Welcome to SkyEye, your guide to this month's celestial events. All times and dates are given in Universal Time (UT). Nightly darkness estimates are calculated for Greenwich, London (51.5° N, 0° W).

Calendar of Events - October 2005

Date Event
1 Sat
2 Sun
3 Mon New Moon
Annular eclipse of the Sun
4 Tue The Moon occults both the planet Mercury and the first-magnitude star Spica in daytime events visible only from the extreme polar regions.
5 Wed
6 Thu
7 Fri
8 Sat The waxing Moon should not hamper observations of the Draconids meteor shower.
The Moon occults the first-magnitude star Antares during daylight hours over the south Pacific.
9 Sun
10 Mon First Quarter Moon
11 Tue
12 Wed
13 Thu
14 Fri Moon at perigee
15 Sat
16 Sun
17 Mon Partial eclipse of the Moon
Full Moon
18 Tue
19 Wed
20 Thu
21 Fri The Orionids meteor shower will be somewhat washed out by the waning gibbous Moon.
22 Sat Jupiter at conjunction
23 Sun
24 Mon
25 Tue Last Quarter Moon
26 Wed Moon at apogee
27 Thu
28 Fri
29 Sat
30 Sun
31 Mon The Moon occults Spica again, and again it is visible only during daylight from the north pole.

The Solar System

The word planet is derived from the Greek word for "wanderer." Unlike the background stars, planets seem to move around the sky, keeping mostly to a narrow track called the ecliptic, the path of the Sun across the stars.

Location: Virgo -> Libra
Location: Virgo -> Libra -> Scorpius
The closest planet to the Sun appears about mid-month in the west for those looking for it from the northern hemisphere but it never gets very high. Southern hemisphere observers get a much better view of it, starting at the beginning of the month.
Location: Libra -> Scorpius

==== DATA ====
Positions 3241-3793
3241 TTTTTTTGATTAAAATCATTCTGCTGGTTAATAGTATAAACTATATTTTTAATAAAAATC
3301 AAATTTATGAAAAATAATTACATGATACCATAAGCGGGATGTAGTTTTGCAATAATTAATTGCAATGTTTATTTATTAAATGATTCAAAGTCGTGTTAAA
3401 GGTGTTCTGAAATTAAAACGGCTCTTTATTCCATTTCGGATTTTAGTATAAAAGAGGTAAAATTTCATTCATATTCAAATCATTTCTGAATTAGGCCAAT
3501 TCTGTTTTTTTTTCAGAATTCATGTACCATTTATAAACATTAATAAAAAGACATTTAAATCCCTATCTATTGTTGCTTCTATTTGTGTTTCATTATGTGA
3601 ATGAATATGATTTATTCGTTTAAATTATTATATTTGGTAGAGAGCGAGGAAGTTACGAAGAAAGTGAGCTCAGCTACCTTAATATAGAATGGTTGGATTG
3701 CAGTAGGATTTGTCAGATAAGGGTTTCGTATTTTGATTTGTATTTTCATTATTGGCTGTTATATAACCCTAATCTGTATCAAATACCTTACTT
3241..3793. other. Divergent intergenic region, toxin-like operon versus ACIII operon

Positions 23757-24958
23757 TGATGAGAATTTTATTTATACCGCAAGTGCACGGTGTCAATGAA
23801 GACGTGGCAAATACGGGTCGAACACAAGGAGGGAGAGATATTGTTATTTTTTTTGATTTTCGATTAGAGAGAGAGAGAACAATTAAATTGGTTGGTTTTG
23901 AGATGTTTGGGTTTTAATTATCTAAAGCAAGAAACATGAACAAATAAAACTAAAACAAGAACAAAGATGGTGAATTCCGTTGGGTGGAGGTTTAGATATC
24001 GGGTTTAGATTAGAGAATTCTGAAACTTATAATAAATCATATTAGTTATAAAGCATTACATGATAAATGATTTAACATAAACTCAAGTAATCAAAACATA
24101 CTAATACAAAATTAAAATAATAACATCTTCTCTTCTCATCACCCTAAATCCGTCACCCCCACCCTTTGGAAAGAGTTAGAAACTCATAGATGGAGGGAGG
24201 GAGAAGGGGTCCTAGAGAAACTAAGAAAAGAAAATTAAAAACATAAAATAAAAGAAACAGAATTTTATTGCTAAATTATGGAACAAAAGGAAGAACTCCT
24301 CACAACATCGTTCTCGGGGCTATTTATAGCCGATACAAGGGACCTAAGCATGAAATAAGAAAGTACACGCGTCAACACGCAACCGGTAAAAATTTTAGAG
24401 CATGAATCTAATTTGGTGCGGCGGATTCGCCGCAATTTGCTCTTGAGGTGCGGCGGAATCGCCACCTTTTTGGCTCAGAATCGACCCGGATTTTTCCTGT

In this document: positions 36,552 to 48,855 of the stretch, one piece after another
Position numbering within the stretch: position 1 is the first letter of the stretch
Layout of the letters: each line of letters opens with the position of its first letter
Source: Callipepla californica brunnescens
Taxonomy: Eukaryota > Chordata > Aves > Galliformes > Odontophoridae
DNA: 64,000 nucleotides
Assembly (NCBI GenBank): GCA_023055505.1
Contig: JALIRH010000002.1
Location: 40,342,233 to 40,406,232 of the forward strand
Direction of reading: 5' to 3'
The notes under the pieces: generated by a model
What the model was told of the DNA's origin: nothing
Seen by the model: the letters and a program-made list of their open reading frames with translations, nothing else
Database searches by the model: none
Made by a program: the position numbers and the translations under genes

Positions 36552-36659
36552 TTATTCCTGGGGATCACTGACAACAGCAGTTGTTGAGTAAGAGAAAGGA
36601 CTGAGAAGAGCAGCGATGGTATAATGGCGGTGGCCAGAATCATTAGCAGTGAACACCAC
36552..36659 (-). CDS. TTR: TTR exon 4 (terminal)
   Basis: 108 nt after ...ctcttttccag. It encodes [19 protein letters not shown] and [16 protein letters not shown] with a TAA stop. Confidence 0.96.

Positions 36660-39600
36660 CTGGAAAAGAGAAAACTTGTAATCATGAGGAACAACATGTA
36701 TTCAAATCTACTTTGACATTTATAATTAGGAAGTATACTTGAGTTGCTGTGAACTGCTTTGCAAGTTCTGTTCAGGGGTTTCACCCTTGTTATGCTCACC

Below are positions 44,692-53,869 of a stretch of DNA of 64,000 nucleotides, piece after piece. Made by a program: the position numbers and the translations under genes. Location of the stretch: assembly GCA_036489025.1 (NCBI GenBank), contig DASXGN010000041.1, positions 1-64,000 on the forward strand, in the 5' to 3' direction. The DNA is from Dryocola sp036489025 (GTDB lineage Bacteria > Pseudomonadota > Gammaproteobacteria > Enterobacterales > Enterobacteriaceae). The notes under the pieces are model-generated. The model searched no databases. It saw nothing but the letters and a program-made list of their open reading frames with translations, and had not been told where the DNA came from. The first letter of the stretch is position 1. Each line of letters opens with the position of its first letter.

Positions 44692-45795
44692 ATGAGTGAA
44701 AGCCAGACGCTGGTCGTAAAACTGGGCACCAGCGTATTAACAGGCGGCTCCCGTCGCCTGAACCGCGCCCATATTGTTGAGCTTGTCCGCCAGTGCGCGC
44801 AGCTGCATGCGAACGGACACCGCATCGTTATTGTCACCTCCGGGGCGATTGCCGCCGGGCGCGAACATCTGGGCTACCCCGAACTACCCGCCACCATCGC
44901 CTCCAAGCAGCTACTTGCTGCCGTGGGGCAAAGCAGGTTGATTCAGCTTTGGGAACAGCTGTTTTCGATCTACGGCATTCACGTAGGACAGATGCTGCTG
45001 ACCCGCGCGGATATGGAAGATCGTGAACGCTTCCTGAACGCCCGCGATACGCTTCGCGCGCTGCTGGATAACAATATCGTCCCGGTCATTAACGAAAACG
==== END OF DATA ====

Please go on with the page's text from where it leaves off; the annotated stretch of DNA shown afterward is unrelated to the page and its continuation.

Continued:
High in the western sky for southern hemisphere observers, the "evening star" continues to climb above the horizon this month. However, the viewing situation in the northern hemisphere will improve before the end of the year. Still, the place to be this month for inferior planet observing is the southern hemisphere.
Location: Aries
The red planet rises early in the evening and is at closest approach to the Earth late in the month.
Location: Virgo
The largest planet in the solar system reaches conjunction on 22 October and is lost in the Sun's glare all month.
Location: Cancer
Saturn rises before midnight by the end of the month.
Location: Aquarius
This distant gas giant sets during the early morning hours and thus is well-placed for early evening observing. Can you see it with the naked eye?
Location: Capricornus
Neptune sets just as Saturn rises.
Location: Serpens (Cauda)
With a brightness of around fourteenth magnitude, the smallest planet in the solar system can be seen only through a good-sized telescope. It is getting increasingly difficult to spot as it heads towards solar conjunction in December so look for it towards the west as soon as the sky is dark.

The Celestial Sphere

Constellations are patterns of stars in the sky. The International Astronomical Union (IAU) recognises 88 different constellations. The brightest stars as seen from the Earth are easy to spot but do you know their proper names? With a set of binoculars you can look for fainter objects such as nebulae and galaxies or some of the closest stars to the Sun.

Descriptions of the sky for observers in both the northern and southern hemispheres are available for the following times this month. Subtract one hour from your local time if summer (daylight savings) time is in effect.

Local Time Northern Hemisphere Southern Hemisphere
1730 hours (1830 hours summer time) 45° N 30° S
1930 hours (2030 hours summer time) 45° N 30° S
2130 hours (2230 hours summer time) 45° N 30° S
2330 hours (0030 hours summer time) 45° N 30° S
0130 hours (0230 hours summer time) 45° N 30° S
0330 hours (0430 hours summer time) 45° N 30° S
0530 hours (0630 hours summer time) 45° N 30° S

For More Information...


Much of this information can be found in this month's issue of your favourite amateur astronomy magazine available in your local bookshop. Another excellent source is the current edition of the Astronomical Calendar by Guy Ottewell and published by the Universal Workshop at Furman University.

The image of the Sun in the SkyEye banner is courtesy of the SOHO/EIT consortium. The composite image from May 1998 combines EIT images from three wavelengths (171Å, 195Å and 284Å) into one that reveals solar features unique to each wavelength. SOHO is a project of international cooperation between ESA and NASA.

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Last modified on 30 September 2005